even though under Law 30364 such proof would not be required. The victim has the right to receive a copy
of the report, and the authorities are required to provide it. In order to receive a copy from abroad, the
complainant would need to give power of attorney to someone residing in Peru (Flora Tristán 19 Feb. 2018).

According to the 2016 article in The Guardian, Peru's human rights ombudsman, Eduardo Vega, indicated
that the state treated female survivors of physical or sexual violence with "'absolute neglect'" (The Guardian
13 Aug. 2016). US Country Reports 2016 states that "the ombudsman found that 40 percent of police
stations did not have adequate facilities to interview victims and the majority of police officers and
prosecution office personnel did not have specialized training in the treatment of abused women" (US 3 Mar.
2017, 17). A 2017 article by Radio Programas del Perú (RPP), a Peruvian news source, states that,
[translation] "[a]ccording to the Ministry of Women, 70 percent of reported abuses against women are
brought to police stations. However, in many cases the police fail to send the report to the Family Court or
show a lack of interest in processing the complaint" (RPP 25 Nov. 2017). According to the same source
citing Beatriz Ramírez, a constitutional lawyer specializing in gender issues, [translation] "the majority of
police staff did not even know that Law 30364 exists, despite their work regarding crime and investigating
femicides" (RPP 25 Nov. 2017).

According to US Country Reports 2016, in August 2016, "the judiciary created a Gender Justice
Commission composed of women judges responsible for promoting a gender justice perspective within the
judiciary," as well as "24 jurisdictional bodies to address exclusively domestic violence cases" (US 3 Mar.
2017, 18). In 2017, the UNHCR noted that victims of violence, including domestic violence, face "obstacles"
accessing justice (UN Mar. 2017, 26).

The June 2017 MIMP guide to Law 30364 indicates that MINJUS provides legal services to victims and to
aggressors via the Free Legal Assistance Centres (Centros de Asistencia Legal Gratuita - ALEGRA) (Peru
June 2017, 16). According to the same source, the Public Ministry offers the Assistance Program for Victims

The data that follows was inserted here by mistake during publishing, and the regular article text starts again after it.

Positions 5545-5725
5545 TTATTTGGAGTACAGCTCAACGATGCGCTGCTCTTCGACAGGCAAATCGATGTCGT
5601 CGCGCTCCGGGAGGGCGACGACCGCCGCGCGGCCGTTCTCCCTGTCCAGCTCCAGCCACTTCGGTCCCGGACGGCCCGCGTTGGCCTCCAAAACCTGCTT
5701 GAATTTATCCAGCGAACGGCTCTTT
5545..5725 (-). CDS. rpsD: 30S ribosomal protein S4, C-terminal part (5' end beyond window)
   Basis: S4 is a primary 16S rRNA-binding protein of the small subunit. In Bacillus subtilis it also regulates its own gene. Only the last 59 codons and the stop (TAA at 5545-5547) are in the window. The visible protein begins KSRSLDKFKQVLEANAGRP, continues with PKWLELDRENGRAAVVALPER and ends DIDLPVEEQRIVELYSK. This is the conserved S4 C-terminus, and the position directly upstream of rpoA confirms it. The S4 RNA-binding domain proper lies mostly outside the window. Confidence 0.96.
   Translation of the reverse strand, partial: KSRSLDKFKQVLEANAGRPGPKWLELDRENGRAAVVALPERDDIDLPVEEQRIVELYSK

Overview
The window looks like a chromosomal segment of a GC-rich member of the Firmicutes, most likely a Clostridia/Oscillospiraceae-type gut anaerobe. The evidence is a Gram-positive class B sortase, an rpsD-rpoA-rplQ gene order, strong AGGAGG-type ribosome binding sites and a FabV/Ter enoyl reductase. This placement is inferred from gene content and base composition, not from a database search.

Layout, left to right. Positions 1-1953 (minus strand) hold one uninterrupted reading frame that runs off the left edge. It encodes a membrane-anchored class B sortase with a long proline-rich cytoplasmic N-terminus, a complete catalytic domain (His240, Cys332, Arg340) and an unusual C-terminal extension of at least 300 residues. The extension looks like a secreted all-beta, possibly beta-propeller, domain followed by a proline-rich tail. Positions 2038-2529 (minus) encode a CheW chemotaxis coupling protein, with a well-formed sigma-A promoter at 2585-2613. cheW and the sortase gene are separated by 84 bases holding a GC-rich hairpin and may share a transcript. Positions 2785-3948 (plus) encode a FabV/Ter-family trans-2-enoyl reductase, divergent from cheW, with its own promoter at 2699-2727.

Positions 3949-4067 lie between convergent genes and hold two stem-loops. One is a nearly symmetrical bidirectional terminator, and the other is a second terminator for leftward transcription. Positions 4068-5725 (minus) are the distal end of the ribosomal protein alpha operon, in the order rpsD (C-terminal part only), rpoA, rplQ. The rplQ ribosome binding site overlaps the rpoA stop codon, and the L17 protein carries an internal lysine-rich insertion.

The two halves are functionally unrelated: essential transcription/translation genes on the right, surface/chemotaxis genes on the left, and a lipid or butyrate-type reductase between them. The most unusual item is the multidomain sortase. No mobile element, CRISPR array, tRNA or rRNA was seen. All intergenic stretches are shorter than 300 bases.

and Witnesses (Programa de Asistencia a Victimas y Testigos) via the Units for the Assistance of Victims
and Witnesses, which are operated by professionals in the areas of law, psychology, and social work to
provide assistance facing the emotional consequences of violence against women (Peru June 2017, 17).

According to Flora Tristán, it is possible to get forms of protection, including restraining orders, which can
be granted by a judge and fall under the authority of the National Police to implement; however, there can be
delays in police responses which limit the effectiveness of such measures and do not fully remove the risk
posed to the victim (Flora Tristán 19 Feb. 2018). Corroborating information could not be found among the
sources consulted by the Research Directorate within the time constraints of this Response.

3.1 Femicide
According to the 2017 edition of Amnesty International's annual report, in 2016, most cases of murder and
attempted murder of women and girls "were not investigated or resulted in suspended prison sentences"
(Amnesty International 22 Feb. 2017). In its March 2017 submission to the Universal Periodic Review, the
UNHCR noted "low numbers of investigations and prosecutions" in cases of domestic and sexual violence,
as well as femicide (UN Mar. 2017, 26). According to Human Rights Watch, while more than 382 women
were victims of femicide or attempted femicide in 2016, Peruvian courts "convicted 54 people for 'femicide'
between January 2015 and March 2016" (Human Rights Watch 18 Jan. 2018).

The 2016 article in The Guardian provides the following information: